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Legal Practice Management

How poor value in legal service delivery can cost law firms big

Jen Dezso  Director of Client Relations / Thomson Reuters

Jen Dezso  Director of Client Relations / Thomson Reuters

The impact of delivering poor value can be devastating to your firm’s key client relationships; yet this is typically a concept intuitively understood — but not formally measured

We discovered, based on more than 750 interviews conducted with general counsel in 2020, that a client’s perceptions of the value being delivered by their outside law firm impacts more than client satisfaction — it has a noticeable effect on how much they spend.

value

When a general counsel rates the law firm that they use the most a 9 or 10 in value delivery, on average, they simultaneously report spending 28% of their external budget with that firm. That figure is 14% higher than when a firm is rated a 7 or 8 in value, and 35% more than when a firm is rated a 6 or lower. While the change in actual percentage points of legal spend may seem minimal, this shift can translate into an opportunity for the law firm to gather additional revenue of between $585,000 and $1.2 million a year, per client.

Perhaps more importantly is the other side of the coin. What’s not quantifiable is the potential loss of new business due to a perception of poor value on service delivery. And when general counsel tell us that they do not recommend one of the law firms they use the most, a full 40% say it is because of that firm’s poor value delivery.

Yet, law firms can help change the shape of what value-focused client relationships look like by using and tracking the same metrics as their clients do. And this is key, because general counsel are increasingly reliant on objective financial metrics to evaluate the value their own department delivers internally to other business units.

This presents a tremendous opportunity for law firms to become a true trusted partner and work to help clients meet their financial goals. Indeed, this status is a level that our research shows is typically missing from the client/law firm relationship. As one chief legal officer of a California-based technology company noted:

“I’d like to feel like there is someone managing the experience — that the bills reflect the type of work being done, and somebody was looking [at that]. I don’t have confidence that anybody is looking out for us in that way.”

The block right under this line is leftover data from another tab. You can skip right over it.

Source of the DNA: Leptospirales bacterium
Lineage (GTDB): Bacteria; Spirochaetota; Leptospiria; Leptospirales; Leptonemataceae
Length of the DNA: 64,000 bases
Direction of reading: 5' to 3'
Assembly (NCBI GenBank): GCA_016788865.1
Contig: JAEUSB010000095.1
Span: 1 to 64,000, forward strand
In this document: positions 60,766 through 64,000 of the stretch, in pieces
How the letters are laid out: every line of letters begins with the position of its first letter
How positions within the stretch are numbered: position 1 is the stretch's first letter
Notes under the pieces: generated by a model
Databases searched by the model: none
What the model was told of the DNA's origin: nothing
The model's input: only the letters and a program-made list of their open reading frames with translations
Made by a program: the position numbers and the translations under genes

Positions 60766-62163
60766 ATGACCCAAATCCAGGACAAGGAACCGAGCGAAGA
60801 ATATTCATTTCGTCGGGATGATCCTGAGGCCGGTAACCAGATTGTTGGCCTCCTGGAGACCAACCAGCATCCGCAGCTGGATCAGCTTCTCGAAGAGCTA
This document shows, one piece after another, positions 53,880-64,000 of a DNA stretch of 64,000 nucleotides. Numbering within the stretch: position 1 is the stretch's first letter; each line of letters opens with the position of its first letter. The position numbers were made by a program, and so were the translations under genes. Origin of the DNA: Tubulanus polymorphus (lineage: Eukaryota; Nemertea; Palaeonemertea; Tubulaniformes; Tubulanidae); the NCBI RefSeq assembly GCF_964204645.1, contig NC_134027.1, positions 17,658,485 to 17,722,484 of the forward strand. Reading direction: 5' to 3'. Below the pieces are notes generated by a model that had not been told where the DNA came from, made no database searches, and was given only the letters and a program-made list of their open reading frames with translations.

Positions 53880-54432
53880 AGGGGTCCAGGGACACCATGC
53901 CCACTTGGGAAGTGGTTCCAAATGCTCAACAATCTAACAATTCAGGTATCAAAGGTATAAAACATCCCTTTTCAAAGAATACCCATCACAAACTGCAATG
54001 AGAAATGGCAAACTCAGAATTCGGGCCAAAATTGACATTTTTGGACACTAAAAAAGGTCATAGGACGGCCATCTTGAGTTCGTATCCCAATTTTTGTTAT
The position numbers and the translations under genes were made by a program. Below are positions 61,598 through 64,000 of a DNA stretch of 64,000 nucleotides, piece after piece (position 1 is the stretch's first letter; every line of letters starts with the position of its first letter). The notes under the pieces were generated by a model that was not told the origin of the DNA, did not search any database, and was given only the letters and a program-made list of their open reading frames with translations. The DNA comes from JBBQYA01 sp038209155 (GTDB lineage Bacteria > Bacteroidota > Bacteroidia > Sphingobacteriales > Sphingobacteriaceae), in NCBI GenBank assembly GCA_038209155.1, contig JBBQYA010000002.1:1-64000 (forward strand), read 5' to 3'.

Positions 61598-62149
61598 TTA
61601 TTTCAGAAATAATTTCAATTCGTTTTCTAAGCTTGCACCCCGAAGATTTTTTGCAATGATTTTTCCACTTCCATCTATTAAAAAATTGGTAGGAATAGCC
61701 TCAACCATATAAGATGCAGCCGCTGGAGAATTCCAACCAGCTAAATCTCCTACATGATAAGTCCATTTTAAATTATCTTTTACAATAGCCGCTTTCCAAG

Thomson Reuters’ most recent Legal Department Operations Index report, released in August,  identified the metrics that many corporate law department leaders tell us they are formally tracking.

value

The bottom line is always going to be important to clients and their internal stakeholders. Being able to provide cost savings is almost universally appreciated, but it can quickly turn into a slippery slope for law firm profitability. This is where the wider definition of value comes into play. And, of course, rate and budget pressure from clients can reduce the opportunities for your firm to help clients quantify other measures of value, as well.

Yet, even if the opportunity is reduced, it doesn’t vanish completely, and law firms should always be prepared to identify for the client other measures of value the firm can offer, such as:

Predictability in costs — Ask yourself how accurate is your firm’s actual spend-to-budget for matters? What work can you move into a fixed fee arrangement that might better serve the client?

Cost and time efficiencies — How is your firm optimizing a process or leveraging a technology tool to save time or money? Could a different mix of staffing save your client money? Or, how can the cycle time between opening and closing a matter be shortened?

Business impact — Ask yourself whether your firm’s legal advice helped the client generate revenue, avoid risk, reduce any unexpected operational downtime, secure financing to invest in company growth, or minimize any potential reputational damage.

These financial and value metrics are how clients talk internally — more specifically, it’s how the business leaders in the top ranks within your client’s organization talk.

For a law firm, being able to address costs and value in these same terms and demonstrate value by showing your firm’s performance on these metrics is critical to making clients see your firm as better value in the long-term.


For more on staying on top of changing priorities and trends of your clients, check out Sharplegal, which develops successful strategic plans by collecting & analyzing law firms’ empirical market data.

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